Yellowstone Phenology Citizen Science Project

My supervisor Erik Oberg developed the Yellowstone Phenology Project, a citizen science initiative that has been made possible by Yellowstone scientists, Yellowstone Forever, and dedicated volunteers. Now in its second year, this project has proved to be effective, as it is enjoyable for volunteers, successfully teaches volunteers how collect and analyze quality data, and bridges the gap between scientists and the public. The Phenology Project aims to obtain data in Yellowstone National Park across a 4,300 foot elevation gradient in order to monitor how the environment is changing over time. At all of the sites along this gradient, volunteers and park scientists collect data from pitfall traps, climate monitoring stations, and plant phenology transects. The NEON Beetle Protocol is implemented for the pitfall traps, which means that our data can be shared with and used by NEON (a.k.a The National Ecological Observatory Network) in order to expand their sampling area.

Once we collect arthropod samples from the pitfall sites, we examine the specimens under a microscope and sort the samples based on order level identification; carabid beetles are special in that they are identified to family level. Beetles in the Carabidae family are the top predators in the insect world and their presence and abundance, in conjunction with climate and plant phenology data, may yield useful information about the Yellowstone ecosystem.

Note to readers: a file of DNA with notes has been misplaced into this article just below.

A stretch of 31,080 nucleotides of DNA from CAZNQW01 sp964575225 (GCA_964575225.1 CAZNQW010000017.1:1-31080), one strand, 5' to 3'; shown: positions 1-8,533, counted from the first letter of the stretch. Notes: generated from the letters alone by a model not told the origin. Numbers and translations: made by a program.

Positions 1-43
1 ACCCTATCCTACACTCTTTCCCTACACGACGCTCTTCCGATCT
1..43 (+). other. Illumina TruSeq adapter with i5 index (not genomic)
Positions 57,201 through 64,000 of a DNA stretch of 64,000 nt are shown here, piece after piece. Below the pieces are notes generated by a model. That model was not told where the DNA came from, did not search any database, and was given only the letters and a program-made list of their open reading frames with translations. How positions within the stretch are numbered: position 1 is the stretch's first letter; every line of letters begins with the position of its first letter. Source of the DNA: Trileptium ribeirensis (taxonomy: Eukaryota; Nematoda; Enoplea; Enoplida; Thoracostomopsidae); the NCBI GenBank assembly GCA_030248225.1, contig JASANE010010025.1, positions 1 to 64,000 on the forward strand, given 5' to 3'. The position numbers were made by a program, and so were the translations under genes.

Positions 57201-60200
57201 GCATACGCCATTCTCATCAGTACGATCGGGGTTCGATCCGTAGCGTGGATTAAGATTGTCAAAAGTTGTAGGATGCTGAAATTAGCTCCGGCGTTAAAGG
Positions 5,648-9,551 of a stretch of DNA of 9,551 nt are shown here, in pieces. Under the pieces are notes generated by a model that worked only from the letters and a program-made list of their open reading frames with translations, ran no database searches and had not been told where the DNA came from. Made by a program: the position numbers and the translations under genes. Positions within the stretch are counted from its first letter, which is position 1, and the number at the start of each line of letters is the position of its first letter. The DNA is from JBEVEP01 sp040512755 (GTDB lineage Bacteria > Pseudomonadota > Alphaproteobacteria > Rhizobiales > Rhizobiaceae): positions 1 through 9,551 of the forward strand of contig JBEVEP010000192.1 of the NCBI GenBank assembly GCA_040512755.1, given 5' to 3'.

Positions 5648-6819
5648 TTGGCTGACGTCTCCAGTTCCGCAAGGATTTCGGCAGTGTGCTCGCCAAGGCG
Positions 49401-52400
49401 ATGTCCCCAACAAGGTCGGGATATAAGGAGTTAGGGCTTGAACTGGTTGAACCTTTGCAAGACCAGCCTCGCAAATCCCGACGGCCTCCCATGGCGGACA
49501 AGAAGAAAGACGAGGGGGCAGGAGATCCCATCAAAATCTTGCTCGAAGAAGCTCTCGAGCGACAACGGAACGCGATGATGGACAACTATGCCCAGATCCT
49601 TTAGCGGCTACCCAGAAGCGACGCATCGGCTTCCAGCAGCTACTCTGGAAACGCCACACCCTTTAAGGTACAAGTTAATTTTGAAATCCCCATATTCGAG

Working with the volunteers has been incredibly rewarding; I have met so many wonderful people since I started assisting with this project. I find myself looking forward to seeing familiar faces, making new friends, learning new things, and sharing my scientific knowledge.

Orthoptera Density Surveys

We began the first round of Orthoptera density surveys in Yellowstone National Park this past week; the protocol we are using is derived from the USDA (United States Department of Agriculture) and is meant to monitor the presence of grasshoppers and Mormon crickets. Normally, the USDA wants this type of information in order to make the best possible management decisions if there is an outbreak or new pest species on BLM (Bureau of Land Management) , USFS (United States Forest Service), or BIA (Bureau of Indian Affairs) land.

To see how the abundance of each developmental stage varies with elevation, we sampled at seven sites that follow a 4,300 foot elevation gradient. We began by catching grasshoppers that were within a one square foot metal survey hoop, which we tossed 18 times in an arc pattern; each orthoptera survey route consisted of 18 observation counts. This method allowed us to better survey the different vegetation types that are present at each site. We then swept the ground with a butterfly net to see which species and developmental stage(s) were at our site.

Climate Monitoring Stations

The climate monitoring stations are at the same seven sites where we perform our pitfall, plant phenology, and Orthoptera density research. It is critical for these stations to collect data properly, as we hope to compare this data to variations in plant phenology and insect community composition.

Animals tend to use the posts as scratching poles and they enjoy chewing on exposed equipment. Needless to say, maintaining and servicing the climate stations is essential to collecting good quality data. Sound recording data needs to be protected and shaded, cameras sometimes require adjustments, and equipment must be checked and/or fixed every so often.


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